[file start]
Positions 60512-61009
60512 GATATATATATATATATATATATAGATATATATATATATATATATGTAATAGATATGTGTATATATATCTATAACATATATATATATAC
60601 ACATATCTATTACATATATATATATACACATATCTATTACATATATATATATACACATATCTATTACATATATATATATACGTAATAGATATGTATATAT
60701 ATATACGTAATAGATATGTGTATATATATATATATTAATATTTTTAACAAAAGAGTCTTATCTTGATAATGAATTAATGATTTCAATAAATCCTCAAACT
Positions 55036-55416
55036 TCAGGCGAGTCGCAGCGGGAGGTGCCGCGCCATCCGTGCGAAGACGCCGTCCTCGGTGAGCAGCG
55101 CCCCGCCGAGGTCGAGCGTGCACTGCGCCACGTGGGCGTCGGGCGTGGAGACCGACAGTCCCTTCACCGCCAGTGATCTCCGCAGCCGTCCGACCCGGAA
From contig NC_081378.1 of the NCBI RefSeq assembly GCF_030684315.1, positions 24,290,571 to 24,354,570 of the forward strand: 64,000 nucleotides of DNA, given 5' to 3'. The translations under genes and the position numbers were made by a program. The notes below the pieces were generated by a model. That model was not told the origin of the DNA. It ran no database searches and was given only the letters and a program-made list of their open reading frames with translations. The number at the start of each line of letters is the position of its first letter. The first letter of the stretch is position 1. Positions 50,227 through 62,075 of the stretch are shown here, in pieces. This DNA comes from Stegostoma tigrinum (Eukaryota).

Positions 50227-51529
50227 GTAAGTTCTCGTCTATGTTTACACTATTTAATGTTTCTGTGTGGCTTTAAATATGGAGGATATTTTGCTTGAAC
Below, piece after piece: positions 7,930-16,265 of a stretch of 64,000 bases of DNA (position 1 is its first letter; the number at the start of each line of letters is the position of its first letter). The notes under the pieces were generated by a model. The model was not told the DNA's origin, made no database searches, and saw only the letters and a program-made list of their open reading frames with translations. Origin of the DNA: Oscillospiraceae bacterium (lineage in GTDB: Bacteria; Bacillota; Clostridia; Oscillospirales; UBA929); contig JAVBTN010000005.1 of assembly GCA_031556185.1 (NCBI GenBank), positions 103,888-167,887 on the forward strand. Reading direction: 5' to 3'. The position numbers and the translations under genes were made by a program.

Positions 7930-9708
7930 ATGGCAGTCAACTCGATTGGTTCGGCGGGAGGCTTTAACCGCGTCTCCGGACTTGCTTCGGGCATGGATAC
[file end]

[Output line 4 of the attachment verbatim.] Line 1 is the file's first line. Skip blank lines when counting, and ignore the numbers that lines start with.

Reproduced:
60701 ATATACGTAATAGATATGTGTATATATATATATATTAATATTTTTAACAAAAGAGTCTTATCTTGATAATGAATTAATGATTTCAATAAATCCTCAAACT